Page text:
Countess Angela de Grae, known simply as Countess Angel by the Prince of Wale’s set, was not about to become involved with Kit Braddock. Despite being her friend’s daughter’s beau, he was known to be quite the womanizer, with even a harem of his own. Angela, living a separate life from her husband, wasn't against taking a lover when it pleased her, but she knew Kit would only cause complications for her.
Kit didn’t come to England to become involved with a married woman, but to find a wife of his own to please his mother. However, soon after meeting Angela, he discards his prospective bride and even promises to send his harem away. And despite both of their better judgements, Angela and Kit become involved in an affair that appears likely to only end in heartache. With seemingly insurmountable obstacles, the least of all being Angela’s abusive husband and a scandal that could reach all the way to the Queen, will it be possible for these two lovers to have a happily-ever-after?
Susan Johnson gives readers a look into the late 19th century historical England that many romance authors do not. The world she portrays is full of marriages of conveniences by both genders, secret rendezvous and the endless parade of country weekends, soirees and life as part of the Prince’s entourage that seems much more tiring and hypocritical than glamorous. This depiction comes across as surprisingly realistic given that many historical romances only show this era in a positive light.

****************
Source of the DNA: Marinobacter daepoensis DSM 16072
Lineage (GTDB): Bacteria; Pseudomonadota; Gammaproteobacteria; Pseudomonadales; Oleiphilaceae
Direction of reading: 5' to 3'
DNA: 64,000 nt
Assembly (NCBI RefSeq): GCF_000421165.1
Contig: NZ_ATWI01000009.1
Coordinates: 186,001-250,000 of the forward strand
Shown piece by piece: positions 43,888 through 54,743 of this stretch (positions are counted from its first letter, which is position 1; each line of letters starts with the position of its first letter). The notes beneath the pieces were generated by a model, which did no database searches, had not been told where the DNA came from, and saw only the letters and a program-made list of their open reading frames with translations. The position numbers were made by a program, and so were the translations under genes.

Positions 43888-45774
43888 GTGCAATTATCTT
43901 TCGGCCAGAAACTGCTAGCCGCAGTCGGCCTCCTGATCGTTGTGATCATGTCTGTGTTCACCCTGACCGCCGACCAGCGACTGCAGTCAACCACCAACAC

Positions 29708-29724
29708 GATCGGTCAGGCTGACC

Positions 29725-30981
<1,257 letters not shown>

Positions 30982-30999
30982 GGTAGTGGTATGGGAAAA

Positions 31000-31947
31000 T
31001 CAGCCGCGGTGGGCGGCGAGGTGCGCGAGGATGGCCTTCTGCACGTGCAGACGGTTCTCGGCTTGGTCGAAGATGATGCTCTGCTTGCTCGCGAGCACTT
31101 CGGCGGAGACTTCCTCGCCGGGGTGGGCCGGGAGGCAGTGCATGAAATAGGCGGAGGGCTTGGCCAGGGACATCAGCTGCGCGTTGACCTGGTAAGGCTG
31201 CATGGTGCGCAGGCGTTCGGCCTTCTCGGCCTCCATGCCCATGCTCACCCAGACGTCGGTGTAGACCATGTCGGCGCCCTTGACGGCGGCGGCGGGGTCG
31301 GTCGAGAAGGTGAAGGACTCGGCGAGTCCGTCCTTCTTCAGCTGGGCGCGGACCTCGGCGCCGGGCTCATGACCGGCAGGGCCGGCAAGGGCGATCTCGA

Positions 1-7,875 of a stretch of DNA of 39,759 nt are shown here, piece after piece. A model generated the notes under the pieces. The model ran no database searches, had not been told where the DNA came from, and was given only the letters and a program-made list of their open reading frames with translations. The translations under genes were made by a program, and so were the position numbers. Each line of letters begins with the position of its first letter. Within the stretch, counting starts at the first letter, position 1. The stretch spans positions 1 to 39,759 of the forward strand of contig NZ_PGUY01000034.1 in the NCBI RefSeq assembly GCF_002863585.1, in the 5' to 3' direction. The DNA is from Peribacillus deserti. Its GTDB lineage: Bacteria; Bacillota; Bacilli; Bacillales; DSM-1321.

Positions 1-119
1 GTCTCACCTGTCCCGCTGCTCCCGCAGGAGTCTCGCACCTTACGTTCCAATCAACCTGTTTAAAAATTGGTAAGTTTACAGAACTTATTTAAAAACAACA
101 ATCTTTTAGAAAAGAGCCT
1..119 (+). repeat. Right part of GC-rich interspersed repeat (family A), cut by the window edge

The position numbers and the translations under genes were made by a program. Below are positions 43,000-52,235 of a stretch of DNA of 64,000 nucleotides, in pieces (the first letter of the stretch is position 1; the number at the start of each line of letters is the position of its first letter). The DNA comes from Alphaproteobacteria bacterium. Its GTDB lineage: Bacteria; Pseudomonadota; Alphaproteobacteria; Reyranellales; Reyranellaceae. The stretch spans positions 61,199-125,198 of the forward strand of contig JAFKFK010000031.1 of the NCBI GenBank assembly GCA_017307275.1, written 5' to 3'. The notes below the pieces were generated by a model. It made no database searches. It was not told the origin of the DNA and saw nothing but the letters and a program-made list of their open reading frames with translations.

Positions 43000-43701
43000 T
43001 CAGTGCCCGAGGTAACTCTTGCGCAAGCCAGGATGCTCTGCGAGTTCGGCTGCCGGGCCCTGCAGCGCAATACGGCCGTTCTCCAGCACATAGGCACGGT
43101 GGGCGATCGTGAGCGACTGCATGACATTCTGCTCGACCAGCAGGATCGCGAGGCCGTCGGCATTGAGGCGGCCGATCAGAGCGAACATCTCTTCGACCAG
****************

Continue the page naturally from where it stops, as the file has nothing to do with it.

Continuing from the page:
Brazen is in keeping with Ms. Johnson’s trademark of writing abundant, erotic and graphic sex scenes. By both the story line and through the use of footnotes, she informs us of the birth control methods and sex toys used in that time. (Nothing like a history lesson with your erotica!) But while Kit and Angela have loads of sexual chemistry, I was left unsure of their compatibility together in other areas of their lives since most of the time when they were together, it seemed as though they were in bed!
However, we did learn that Angela is a devoted mother and that although Kit was known to “enjoy” a number of women, he also had respect for them and helped several of them escape from a hellish existence. Their devotion to each other by the end of the story was convincing and Ms. Johnson delights readers with a family reunion of sorts including the characters from her previous Braddock-Black novels.